New York: UNICEF warned today of the dangers posed by online violence, cyberbullying and digital harassment for the 70.6 per cent of young people aged 15 to 24 years old who are online globally, and called for concerted action to tackle and prevent violence against children and young people online.
The call, made on Safer Internet Day, comes following a recent UNICEF poll of young people, which received more than 1 million responses over five weeks from more than 160 countries, and suggestions from a series of student-led #ENDviolence Youth Talks held around the world. In it, young people provided thoughtful responses about what they and their parents, teachers and policymakers could do to keep them safe — and kindness stood out as one of the most powerful means to prevent bullying and cyberbullying.
“We’ve heard from children and young people from around the globe and what they are saying is clear: The Internet has become a kindness desert,” said UNICEF Executive Director Henrietta Fore. “That’s why this Safer Internet Day, UNICEF is inviting everyone, young and old, to be kind online, and calling for greater action to make the Internet a safer place for everyone.”
The Internet has become a fixture of young people’s lives regardless of income level. According to the International Telecommunications Union (ITU), while 94 per cent of young people aged 15-24 in developed countries are online, more than 65 per cent of young people in developing countries are online. This is well ahead of the pace of Internet usage among the general population. Worldwide, half of the total population, regardless of age, is online.
This online proliferation comes with increased risk. According to data from UNESCO on the prevalence of cyberbullying in high income countries, the proportion of children and adolescents who are affected by cyberbullying ranges from 5 per cent to 21 per cent, with girls appearing to be more likely to experience cyberbullying than boys.
Cyberbullying can cause profound harm as it can quickly reach a wide audience, and can remain accessible online indefinitely, virtually ‘following’ its victims online for life. Bullying and cyberbullying feed into each other, forming a continuum of damaging behaviour. Victims of cyberbullying are more likely to use alcohol and drugs and skip school than other students. They also are more likely to receive poor grades and experience low self-esteem and health problems. In extreme situations, cyberbullying has led to suicide. On Safer Internet Day, UNICEF is reminding everyone that kindness – both online and off – is a responsibility that begins with each of us.
In honor of the 30th anniversary of the adoption of the Convention on the Rights of the Child, UNICEF is also calling for renewed urgency and cooperation to put children’s rights at the forefront of digital efforts. As part of this, UNICEF is implementing programs to leverage the internet’s promise of connectivity and education on behalf of the world’s children. For example, UNICEF’s Internet of Good Things aims to bridge the digital divide and build knowledge in societies by hosting mobile-packaged content designed to make life-saving and life-improving information available for free, even on low-end devices.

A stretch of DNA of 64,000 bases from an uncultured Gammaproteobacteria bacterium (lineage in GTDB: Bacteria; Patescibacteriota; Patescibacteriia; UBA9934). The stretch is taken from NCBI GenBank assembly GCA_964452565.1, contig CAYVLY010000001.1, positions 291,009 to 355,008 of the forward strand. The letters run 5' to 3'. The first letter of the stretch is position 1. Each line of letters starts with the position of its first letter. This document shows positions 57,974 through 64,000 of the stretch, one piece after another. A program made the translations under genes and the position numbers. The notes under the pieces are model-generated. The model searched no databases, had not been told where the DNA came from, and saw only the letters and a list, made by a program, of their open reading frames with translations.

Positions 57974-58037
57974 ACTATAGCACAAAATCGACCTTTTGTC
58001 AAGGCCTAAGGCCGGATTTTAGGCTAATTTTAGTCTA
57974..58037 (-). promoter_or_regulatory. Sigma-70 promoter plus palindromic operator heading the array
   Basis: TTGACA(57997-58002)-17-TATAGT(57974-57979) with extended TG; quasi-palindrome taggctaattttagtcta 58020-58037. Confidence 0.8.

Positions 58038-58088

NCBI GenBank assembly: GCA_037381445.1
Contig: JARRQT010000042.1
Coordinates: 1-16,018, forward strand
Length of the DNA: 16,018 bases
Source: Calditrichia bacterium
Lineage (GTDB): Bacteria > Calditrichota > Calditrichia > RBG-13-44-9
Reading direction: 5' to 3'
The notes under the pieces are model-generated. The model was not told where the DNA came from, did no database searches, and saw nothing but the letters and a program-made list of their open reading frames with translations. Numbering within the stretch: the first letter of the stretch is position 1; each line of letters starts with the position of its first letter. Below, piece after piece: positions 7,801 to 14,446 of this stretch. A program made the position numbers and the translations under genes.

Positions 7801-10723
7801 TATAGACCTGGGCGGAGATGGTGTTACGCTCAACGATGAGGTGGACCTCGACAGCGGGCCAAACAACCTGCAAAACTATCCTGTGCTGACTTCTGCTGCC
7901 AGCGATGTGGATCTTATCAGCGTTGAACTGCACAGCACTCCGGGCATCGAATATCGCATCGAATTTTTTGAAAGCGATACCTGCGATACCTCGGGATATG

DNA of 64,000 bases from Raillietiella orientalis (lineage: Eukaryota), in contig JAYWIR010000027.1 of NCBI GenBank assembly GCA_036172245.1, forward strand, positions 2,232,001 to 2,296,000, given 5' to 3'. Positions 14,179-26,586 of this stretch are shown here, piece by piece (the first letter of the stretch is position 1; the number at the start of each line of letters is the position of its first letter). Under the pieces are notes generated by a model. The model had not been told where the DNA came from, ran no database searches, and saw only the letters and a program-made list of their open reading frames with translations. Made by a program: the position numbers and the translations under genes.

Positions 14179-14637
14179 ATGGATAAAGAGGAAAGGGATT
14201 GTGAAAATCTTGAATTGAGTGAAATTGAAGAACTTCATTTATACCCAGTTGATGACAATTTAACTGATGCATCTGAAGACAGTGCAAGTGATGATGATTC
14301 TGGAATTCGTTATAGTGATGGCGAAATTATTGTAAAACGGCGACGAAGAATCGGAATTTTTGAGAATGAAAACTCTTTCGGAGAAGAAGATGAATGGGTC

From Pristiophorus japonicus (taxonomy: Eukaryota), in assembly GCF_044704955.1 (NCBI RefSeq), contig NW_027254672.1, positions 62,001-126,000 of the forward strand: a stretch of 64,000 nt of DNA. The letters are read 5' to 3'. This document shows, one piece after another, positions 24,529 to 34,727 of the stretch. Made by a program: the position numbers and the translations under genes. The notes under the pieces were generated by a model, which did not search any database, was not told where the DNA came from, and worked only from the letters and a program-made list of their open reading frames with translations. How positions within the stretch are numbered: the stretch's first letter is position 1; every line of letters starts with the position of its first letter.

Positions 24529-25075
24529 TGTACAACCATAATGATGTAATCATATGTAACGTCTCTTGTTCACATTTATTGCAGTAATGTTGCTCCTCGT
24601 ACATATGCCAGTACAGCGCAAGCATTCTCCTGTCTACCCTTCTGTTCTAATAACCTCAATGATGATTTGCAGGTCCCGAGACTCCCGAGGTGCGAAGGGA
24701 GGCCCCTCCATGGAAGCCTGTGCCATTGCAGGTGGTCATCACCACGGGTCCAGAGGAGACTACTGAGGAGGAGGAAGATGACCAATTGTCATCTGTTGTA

“Thirty years after the adoption of the Convention on the Rights of the Child and the creation of the World Wide Web, it is time for governments, families, academia and the private sector to put children and young people at the centre of digital policies,” said Fore. “By protecting them from the worst the Internet has to offer and expanding access to its best, we can each help tip the balance for good.”
Background: Understanding the Internet Access & Use in India
Highest numbers: India, along with China and Brazil, represents one of the three markets with the highest numbers of mobile accounts among young people in the Global South. The number of Internet users in India in December 2017 was about 481 million. 60 per cent of these internet users in India are students and youngsters.
Widespread use of mobile technologies: Use of mobile technologies including new generation devices among communities that may still not have access to electricity or household sanitary latrines is widespread.
Common internet user activities include entertainment, communication, social networking, online transactions and shopping or availing other online services. However, major disparities exist in internet access primarily due to socioeconomic status, geography and gender.
In homes where digital technology is provided by parents or carers, it is more likely that boys are given phones earlier than girls. Girls are given access at an older age than their male peers and the access is more curtailed through sharing of devices. The idea of ICT-related careers is associated more with boys than with girls.
Parents and teachers represent the most immediate sources of support and guidance for adolescents as they go online, but both parents and teachers themselves tend to lack expertise in using digital media and can be judgmental of children’s activities.
Speaking on the occasion of Safe Internet Day, Dr. Yasmin Ali Haq, UNICEF India Representative said, “Digital technologies offer opportunities for empowering and even protecting the young generation. They can play a transformative role especially, for the disadvantaged and the most vulnerable children by being a platform for education, social inclusion and civic participation for every girl and boy.”